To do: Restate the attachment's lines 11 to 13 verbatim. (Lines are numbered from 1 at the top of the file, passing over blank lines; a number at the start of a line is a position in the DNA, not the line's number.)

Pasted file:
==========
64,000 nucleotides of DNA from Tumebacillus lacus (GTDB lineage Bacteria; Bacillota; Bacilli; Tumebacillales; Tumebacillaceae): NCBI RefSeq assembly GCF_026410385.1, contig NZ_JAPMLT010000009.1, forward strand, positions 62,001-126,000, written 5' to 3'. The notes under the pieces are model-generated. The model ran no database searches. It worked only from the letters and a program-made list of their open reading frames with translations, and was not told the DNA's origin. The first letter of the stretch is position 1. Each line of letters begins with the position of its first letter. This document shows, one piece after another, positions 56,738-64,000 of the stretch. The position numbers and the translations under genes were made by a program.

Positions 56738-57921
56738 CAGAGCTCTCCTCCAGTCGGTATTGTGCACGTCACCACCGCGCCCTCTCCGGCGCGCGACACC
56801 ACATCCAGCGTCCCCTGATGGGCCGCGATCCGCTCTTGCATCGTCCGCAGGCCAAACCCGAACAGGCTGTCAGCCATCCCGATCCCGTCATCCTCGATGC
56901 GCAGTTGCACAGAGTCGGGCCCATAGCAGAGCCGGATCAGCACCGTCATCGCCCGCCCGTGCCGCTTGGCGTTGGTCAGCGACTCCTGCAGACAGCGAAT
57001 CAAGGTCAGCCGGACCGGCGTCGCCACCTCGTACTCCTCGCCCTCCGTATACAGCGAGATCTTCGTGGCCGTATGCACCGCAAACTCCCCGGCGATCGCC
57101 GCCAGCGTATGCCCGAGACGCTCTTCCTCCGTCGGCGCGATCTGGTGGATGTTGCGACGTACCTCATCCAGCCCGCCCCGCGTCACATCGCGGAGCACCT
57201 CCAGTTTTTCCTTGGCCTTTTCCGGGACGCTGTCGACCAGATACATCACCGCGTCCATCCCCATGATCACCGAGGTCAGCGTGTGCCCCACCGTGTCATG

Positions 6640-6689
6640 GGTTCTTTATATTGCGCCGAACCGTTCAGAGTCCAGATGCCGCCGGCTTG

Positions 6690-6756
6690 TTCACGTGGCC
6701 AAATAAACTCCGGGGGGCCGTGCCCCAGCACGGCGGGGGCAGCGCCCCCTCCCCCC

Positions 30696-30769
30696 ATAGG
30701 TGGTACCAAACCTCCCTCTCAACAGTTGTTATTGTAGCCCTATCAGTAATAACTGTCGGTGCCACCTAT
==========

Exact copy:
Positions 6690-6756
6690 TTCACGTGGCC
6701 AAATAAACTCCGGGGGGCCGTGCCCCAGCACGGCGGGGGCAGCGCCCCCTCCCCCC